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Telstra hiptop 2 review: Telstra hiptop 2

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Features
The hiptop 2 runs a proprietary OS based on the mobile-optimised Java J2ME platform, with a GSM mobile phone transceiver (not, as you may have expected, Telstra's shiny Next G network) bringing the wireless element to the table.

Most of the bundled applications centre on communications. The MSN Messenger client looks and works pretty much like its desktop cousin, although there's no facility for sending or receiving files.

A natty e-mail client is preset to your personal @hiptop.com.au address but also supports three additional mail accounts. These range from ISP-style POP3 mailboxes to ready-rolled configurations for Big Pond and Yahoo! Mail. If that's not enough, you can also use the bundled micro-browser to check Web-based mail services or just surf through all of your favourite sites.

On the more conventional phone side of the fence the hiptop 2 sports separate apps for text and multimedia messaging.

The remaining run-of-the-mill PDA apps include an address book, calendar, to-do list and note jotter, while a photo gallery stores and manages shots taken with the inbuilt digital camera -- just don't expect megapixel magic from this rudimentary VGA snapper. Despite the flash, it underwhelms in anything but clear (and not too sunny) daylight.

There's also no facility to install extra software beyond what's available through the hiptop 2's own online catalogue where a score of applets, games and ringtones sell for anywhere from $4 to $12, although there are a few notable freebies, such as a Yahoo Messenger client.

PC connectivity and synchronisation with Microsoft Outlook is via the hiptop 2's mini-USB port, although you'll need to fork out $11 for the required Intellisync software through the Telstra hiptop 2 desktop Web interface. The Web site also lets you access your hiptop 2 photos, calendar, address book, notes, e-mail and to-do list.

Performance
We were prepared for the natural limitations of a pint-sized PDA, but the hiptop 2 punches well above its weight. For example, while the GSM network was long ago written off by road warriors and most casual notebook users, a device like the hiptop 2 simply doesn't need the high packet speed (and equally high pricing) of Next G or even 3G.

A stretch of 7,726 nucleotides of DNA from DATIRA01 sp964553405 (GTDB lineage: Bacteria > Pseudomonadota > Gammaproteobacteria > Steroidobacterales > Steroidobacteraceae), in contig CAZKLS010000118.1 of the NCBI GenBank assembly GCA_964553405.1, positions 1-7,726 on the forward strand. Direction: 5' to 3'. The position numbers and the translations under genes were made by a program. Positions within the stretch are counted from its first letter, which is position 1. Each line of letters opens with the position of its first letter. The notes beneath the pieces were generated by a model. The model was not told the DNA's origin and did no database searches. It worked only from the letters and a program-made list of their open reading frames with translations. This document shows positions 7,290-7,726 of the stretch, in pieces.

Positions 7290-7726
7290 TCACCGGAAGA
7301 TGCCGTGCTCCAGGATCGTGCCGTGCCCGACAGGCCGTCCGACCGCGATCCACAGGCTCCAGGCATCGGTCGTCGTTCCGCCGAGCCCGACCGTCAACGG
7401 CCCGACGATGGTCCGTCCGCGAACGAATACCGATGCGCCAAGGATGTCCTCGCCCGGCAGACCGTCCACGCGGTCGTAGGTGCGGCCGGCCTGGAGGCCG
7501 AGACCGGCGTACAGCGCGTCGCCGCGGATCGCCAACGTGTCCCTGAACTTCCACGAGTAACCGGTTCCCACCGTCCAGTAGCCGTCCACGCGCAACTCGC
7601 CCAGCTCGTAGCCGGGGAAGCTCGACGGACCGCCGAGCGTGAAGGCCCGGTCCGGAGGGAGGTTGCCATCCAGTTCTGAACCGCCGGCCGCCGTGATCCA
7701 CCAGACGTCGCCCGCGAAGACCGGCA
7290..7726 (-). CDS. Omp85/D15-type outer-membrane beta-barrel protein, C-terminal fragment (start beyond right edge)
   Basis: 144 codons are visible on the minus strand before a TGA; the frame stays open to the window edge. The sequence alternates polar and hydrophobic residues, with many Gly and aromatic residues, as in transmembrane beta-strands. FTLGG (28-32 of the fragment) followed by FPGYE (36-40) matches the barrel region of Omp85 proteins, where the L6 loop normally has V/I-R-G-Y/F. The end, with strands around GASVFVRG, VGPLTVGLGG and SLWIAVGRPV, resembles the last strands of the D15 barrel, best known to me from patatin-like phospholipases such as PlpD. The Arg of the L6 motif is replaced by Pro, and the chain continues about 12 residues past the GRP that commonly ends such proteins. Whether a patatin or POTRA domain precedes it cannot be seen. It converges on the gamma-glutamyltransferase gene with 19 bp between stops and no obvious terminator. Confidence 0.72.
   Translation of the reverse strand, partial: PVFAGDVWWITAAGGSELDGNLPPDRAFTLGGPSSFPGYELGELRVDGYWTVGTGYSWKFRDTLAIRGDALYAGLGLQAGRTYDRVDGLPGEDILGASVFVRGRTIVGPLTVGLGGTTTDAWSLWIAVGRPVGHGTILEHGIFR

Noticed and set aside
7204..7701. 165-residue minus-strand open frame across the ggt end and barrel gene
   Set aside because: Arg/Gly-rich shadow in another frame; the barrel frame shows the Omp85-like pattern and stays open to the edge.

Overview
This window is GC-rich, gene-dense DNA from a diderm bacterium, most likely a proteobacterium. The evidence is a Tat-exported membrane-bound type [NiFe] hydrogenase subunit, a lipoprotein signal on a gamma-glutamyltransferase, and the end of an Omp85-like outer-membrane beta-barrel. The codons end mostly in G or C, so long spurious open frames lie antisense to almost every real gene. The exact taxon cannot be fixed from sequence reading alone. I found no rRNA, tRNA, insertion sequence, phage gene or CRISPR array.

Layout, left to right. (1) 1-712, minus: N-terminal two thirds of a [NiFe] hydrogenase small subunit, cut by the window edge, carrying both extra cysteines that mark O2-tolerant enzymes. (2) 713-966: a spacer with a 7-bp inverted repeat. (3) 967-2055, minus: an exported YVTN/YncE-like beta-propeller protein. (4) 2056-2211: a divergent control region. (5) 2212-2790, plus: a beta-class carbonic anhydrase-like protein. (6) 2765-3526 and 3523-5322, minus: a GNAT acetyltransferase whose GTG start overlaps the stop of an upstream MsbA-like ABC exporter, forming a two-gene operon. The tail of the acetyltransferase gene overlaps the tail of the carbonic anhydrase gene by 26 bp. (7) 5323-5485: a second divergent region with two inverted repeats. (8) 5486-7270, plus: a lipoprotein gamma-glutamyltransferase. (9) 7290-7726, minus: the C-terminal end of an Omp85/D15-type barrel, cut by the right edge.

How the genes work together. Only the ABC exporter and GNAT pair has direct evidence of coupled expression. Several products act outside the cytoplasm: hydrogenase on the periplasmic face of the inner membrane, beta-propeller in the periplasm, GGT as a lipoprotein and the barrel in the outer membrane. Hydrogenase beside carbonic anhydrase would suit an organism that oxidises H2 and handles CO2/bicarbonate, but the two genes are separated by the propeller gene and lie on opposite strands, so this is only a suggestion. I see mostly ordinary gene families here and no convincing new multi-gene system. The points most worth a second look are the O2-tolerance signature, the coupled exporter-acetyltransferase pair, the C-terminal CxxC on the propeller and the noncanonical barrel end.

The 60kbps throughput of the GPRS-enhanced GSM system is more than sufficient for online chat, text messaging and basic email. And in GSM's favour is exceptionally wide coverage, solid signal soak and that the long-established network can easily carry Telstra's $30/month all-you-can-eat data deal.

This flat pricing is a cornerstone of the hiptop 2's appeal as a "carry-anywhere communicator". It can also be used as a plain vanilla mobile phone -- the battery is rated to a modest 4.5 hours talk time and 60 hours on standby -- but the $30 plan doesn't include voice (or SMS/MMS messages to overseas numbers).

You can partner the hiptop 2 to a competitive voice plan, but we expect most buyers will keep their compact fashion phone for chit-chat and use their hiptop 2 for just about everything else.

The mobile e-mail works a treat and handles attachments with aplomb. Images, text files, Word documents and even PDFs are all rendered directly into the body of the message as well as retained in their "attached" state for forwarding to regular PC users. But be warned: with only 48MB of total system memory and no slot for an expansion card, you'll need to be vigilant in weeding attachments out of your inbox.

Expect mixed results from the Web browser, depending on the complexity of the sites you visit. All Web traffic is routed through a Telstra-hosted gateway which as much as possible renders sites into a hiptop 2-friendly format. We found that sites specifically designed for mobile and PDA use, especially WAP sites, came through clean and fast.

The best thing is that the hiptop 2's native multitasking and always-on status means you can effortlessly flick between Web sites, e-mails and IM chat sessions without having to close any one application.

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